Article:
In programming terms, "client’ typically refers to the device using the application, which is most often a user. I’m assuming that’s what he means.

If this is a “breaking” change, can you give some examples of how it might break an app? Since Bubble is mostly non-coders, this kind of post is more worrying than helpful. I’ll be honest, I don’t understand pretty much anything in your bullet points. It would be nice to have a bit more clarification (i.e., a few use-case examples) on what might cause an app to break with this update and whether most of us are probably OK or not.

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That makes sense, just wondering what happens with webhooks and database triggers since there is no ‘user’ that initiates it. I’m trying to figure out if it takes on the location of the owner of the app. :blush:

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Hey Sam! I’ve got a pretty good example since I’ll have to write up a patch for this in my next sprint.

In my project, I’ve got a system that creates a bunch of historical records at the end of each month. The historical records have a date field to allow users to view those records on a month-by-month basis. Since a search for these things is going to require a date and a time, we set all of the times to midnight so that all the developers on my team can easily write search constraints. For June, all of these records will have their date field populated by 06/01/2022 12:00:00 am.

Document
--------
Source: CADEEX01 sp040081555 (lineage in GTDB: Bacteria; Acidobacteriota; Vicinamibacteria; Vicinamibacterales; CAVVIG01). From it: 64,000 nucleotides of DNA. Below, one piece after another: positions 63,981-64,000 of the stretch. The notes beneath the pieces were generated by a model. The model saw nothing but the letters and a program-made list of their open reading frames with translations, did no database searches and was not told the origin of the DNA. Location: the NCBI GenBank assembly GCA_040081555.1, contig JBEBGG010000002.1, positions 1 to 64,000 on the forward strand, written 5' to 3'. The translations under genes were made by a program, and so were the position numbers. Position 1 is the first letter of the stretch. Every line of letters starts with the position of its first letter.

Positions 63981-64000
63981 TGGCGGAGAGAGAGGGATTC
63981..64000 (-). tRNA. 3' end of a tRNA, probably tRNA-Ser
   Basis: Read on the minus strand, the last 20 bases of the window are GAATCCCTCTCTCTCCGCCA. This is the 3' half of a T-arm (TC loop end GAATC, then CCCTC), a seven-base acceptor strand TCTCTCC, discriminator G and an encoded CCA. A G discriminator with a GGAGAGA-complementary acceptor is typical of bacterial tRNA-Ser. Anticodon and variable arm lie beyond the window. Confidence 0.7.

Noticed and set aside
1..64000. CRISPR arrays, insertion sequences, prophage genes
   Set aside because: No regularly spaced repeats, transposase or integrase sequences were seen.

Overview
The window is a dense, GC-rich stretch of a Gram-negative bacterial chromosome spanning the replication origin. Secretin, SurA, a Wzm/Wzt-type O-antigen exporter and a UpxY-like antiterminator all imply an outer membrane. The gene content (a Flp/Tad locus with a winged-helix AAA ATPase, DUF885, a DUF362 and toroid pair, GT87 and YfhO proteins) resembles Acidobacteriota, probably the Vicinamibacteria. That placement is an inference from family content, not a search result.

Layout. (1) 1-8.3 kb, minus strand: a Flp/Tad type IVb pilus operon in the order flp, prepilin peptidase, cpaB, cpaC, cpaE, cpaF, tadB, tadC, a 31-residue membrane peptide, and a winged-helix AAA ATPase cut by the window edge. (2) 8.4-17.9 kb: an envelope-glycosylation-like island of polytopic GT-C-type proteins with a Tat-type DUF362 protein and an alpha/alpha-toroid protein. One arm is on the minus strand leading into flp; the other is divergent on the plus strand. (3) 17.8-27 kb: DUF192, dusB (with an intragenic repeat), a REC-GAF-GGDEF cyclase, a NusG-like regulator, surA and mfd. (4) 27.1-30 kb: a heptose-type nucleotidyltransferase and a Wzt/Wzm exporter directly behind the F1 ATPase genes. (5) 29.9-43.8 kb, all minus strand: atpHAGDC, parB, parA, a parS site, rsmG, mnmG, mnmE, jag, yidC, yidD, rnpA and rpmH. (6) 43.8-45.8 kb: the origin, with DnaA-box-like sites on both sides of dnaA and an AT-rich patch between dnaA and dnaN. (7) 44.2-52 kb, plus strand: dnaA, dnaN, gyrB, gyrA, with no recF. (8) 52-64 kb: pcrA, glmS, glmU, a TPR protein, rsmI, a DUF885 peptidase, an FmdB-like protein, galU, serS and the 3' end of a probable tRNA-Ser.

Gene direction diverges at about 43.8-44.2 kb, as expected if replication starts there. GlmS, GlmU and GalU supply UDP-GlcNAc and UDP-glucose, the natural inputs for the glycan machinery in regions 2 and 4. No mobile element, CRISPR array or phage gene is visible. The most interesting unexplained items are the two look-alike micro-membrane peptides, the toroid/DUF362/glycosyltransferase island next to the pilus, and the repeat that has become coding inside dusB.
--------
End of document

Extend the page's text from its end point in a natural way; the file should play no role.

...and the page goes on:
Before this breaking change, my team knew that the backend workflows are going to default these times to UTC, so when I’m building a filter on the front end, I have to make sure that the search constraint I write is for midnight UTC. If I were to just plug in 06/01/2022 12:00:00 am for the constraint, none of June’s records would show up since I do not live in the UTC timezone. Since I’m in mountain time, I actually have to write the constraint as 05/31/2022 06:00:00 PM which is actually 06/01/2022 12:00:00 am UTC. (If all of our development team lived in one timezone, we would not have to do it like this, instead, we could write the constraint and just select the timezone we all live in. Technically we could also just pick one and we picked UTC.)